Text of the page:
In a hospital room where her daughter lies unconscious, a tearful mother shares what she has learned from doctors: the girls’ blood work has come back positive for alcohol.
“She doesn’t even know how to drive,” the mother laments, “and she was driving under the influence.”
It is a fictional storyline in the CBS daytime drama “The Young & the Restless,” in which Faith Newman, a young teenager, has turned to alcohol to try to cope after enduring months of cyber bullying. When Faith learned that an online admirer was actually a classmate playing a cruel prank, she swiped a bottle of tequila from her grandfather’s bar, jumped into a truck and sped off. Viewers learn in a subsequent episode that Faith lost control and hit a tree after drinking alcohol.
Melody Thomas Scott, who plays Nikki Newman, reveals a sobering reality in the PSA: 95% of the 14 million people with an alcohol dependency began drinking before age 21. Viewers are directed to madd.org to learn more about how to prevent underage drinking.
It is stories like Faith’s that MADD is working to prevent. PowerTalk21®, which kicked off on April 1 to coincide with Alcohol Awareness Month, provides parents with the tools they need to talk with their kids about underage alcohol and drug use. PowerTalk 21® is a part of MADD’s Power of Parents® program, made possible for the 10th year in a row by national presenting sponsor Nationwide.
Our research here at MADD has shown that parents are the No. 1 influence on their child’s decisions about drugs and alcohol. That’s why we’re kicking off a #PowerTalk21Challenge® beginning April 21 that focuses on 21 ways to engage your teen in 2021. We’ll provide 21 creative ways for parents to initiate connection and conversation with their kids through interactive, fun activities. Parents can enter the #PowerTalk21Challenge by following MADD on Facebook (@MADD.Official), Instagram (@mothersagainstdrunkdriving), and Twitter (@MADDOnline).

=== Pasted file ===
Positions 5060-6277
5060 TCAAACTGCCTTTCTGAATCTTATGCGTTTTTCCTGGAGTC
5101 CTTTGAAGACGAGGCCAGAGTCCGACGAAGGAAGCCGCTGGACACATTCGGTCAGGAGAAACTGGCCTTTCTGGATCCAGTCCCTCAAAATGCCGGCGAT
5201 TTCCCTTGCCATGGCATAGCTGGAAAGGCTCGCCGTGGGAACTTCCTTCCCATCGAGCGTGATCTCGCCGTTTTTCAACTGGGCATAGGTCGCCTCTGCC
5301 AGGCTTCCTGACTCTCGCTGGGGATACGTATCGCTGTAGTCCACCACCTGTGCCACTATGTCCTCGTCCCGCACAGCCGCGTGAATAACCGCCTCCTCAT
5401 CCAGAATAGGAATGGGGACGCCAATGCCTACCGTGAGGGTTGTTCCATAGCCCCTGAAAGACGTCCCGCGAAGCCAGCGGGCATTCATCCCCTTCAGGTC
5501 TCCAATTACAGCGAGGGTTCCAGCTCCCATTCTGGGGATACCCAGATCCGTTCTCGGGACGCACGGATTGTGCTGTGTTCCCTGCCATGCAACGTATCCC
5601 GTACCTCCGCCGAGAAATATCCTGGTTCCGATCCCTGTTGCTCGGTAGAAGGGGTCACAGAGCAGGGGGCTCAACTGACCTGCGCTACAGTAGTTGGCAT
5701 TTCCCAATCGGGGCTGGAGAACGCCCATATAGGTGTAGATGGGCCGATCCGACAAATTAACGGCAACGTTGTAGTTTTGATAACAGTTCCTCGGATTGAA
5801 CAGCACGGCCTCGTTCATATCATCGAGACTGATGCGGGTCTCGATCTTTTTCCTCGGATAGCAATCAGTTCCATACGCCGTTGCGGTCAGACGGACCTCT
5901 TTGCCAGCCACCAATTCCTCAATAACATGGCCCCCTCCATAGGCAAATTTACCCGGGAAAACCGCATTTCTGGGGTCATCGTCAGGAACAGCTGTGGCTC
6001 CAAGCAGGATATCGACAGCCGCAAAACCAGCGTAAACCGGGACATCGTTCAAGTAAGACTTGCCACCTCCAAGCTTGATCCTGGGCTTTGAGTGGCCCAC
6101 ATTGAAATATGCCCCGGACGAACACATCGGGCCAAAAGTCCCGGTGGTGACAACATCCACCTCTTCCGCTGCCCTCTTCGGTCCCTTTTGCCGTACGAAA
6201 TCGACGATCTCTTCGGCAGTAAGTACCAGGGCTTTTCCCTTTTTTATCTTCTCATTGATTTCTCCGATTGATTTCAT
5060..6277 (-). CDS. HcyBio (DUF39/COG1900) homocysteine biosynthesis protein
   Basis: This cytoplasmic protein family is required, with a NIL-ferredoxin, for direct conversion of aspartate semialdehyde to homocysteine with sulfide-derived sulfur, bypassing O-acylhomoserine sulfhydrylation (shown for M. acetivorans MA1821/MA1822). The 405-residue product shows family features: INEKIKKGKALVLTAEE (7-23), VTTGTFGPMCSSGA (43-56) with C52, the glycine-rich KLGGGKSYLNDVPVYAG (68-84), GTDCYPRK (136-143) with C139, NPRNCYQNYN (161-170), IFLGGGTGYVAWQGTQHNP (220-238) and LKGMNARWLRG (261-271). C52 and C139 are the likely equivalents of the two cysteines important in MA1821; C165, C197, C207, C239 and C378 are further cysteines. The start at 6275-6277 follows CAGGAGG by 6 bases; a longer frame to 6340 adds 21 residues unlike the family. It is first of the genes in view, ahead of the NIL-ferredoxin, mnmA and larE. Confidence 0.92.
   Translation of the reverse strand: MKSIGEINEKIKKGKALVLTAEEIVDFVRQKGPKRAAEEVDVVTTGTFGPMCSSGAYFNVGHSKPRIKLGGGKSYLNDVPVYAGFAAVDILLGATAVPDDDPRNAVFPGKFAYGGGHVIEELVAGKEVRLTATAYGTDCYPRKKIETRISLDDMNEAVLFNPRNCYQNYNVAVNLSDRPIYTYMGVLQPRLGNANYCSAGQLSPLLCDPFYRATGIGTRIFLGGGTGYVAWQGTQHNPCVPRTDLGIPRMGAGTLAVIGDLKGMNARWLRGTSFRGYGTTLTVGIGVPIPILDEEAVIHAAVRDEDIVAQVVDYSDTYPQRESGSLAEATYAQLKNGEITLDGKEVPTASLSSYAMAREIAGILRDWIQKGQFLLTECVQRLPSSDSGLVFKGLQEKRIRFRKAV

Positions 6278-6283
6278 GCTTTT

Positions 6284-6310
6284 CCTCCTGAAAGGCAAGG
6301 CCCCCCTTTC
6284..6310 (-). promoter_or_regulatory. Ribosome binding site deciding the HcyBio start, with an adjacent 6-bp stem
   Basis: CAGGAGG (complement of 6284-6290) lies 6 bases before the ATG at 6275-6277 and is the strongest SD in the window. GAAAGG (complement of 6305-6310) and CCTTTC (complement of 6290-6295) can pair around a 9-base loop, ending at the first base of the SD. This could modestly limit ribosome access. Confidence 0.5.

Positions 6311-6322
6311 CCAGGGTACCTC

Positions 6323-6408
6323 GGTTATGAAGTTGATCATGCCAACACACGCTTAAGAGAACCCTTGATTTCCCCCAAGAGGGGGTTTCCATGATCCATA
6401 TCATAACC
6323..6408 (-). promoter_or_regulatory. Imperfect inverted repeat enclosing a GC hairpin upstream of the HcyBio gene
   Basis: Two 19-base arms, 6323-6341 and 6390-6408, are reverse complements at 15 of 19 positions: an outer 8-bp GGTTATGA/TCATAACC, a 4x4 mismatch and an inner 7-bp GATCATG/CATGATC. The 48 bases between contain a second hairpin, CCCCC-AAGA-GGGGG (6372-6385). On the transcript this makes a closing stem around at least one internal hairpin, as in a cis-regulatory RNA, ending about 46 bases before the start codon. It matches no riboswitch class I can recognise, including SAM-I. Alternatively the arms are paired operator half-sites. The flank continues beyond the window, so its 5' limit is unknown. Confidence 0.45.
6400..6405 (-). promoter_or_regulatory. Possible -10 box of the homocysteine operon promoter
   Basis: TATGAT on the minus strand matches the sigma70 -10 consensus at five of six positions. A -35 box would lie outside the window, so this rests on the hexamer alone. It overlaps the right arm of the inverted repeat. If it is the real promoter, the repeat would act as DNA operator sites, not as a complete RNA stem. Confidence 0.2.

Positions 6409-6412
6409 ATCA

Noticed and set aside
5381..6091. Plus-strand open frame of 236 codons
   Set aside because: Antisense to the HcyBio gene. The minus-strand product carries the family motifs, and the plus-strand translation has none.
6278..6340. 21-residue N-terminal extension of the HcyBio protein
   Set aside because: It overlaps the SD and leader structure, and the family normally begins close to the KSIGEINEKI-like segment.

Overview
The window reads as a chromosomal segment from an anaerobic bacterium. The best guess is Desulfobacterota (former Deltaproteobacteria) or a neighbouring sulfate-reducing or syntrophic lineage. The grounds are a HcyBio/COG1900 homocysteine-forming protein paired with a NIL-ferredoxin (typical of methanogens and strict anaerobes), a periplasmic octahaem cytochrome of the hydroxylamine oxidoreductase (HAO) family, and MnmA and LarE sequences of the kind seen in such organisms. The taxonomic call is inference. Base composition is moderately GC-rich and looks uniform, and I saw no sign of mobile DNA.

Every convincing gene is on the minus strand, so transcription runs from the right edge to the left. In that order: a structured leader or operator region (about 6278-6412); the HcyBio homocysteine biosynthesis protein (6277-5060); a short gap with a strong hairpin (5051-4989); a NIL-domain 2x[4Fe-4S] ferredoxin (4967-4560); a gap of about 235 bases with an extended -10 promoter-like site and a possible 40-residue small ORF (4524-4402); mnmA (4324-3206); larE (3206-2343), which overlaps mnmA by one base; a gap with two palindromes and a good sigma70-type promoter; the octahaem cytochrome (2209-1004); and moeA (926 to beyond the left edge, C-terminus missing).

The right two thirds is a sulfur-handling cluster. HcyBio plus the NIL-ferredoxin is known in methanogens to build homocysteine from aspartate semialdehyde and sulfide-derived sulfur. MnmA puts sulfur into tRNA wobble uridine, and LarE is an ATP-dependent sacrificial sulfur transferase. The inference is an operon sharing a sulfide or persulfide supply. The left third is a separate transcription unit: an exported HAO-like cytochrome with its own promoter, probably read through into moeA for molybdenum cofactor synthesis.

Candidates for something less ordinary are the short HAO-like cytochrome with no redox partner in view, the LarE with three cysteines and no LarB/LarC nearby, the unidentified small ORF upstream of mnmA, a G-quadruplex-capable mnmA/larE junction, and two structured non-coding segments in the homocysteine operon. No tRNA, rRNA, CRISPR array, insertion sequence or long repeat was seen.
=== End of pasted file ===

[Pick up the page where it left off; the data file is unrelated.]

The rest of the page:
One in four crashes with teenagers involve an underage drunk driver. Put people don’t have to get behind the wheel for alcohol to turn deadline or have lifelong consequences. Underage alcohol use kills 4,300 young people every year, and three out of four of these deaths don’t involve a vehicle.
Underage drinking can lead to early addiction and many other dangerous outcomes. Yet the choice to wait until at least age 21 to consume alcohol can reduce the likelihood that teens will become drunk drivers later in life or be involved in an alcohol-related crash.
To get started having these vital, intentional conversations, parents can download free Power of Parents® handbooks for parents of middle school and high school students at www.madd.org/powerofparents.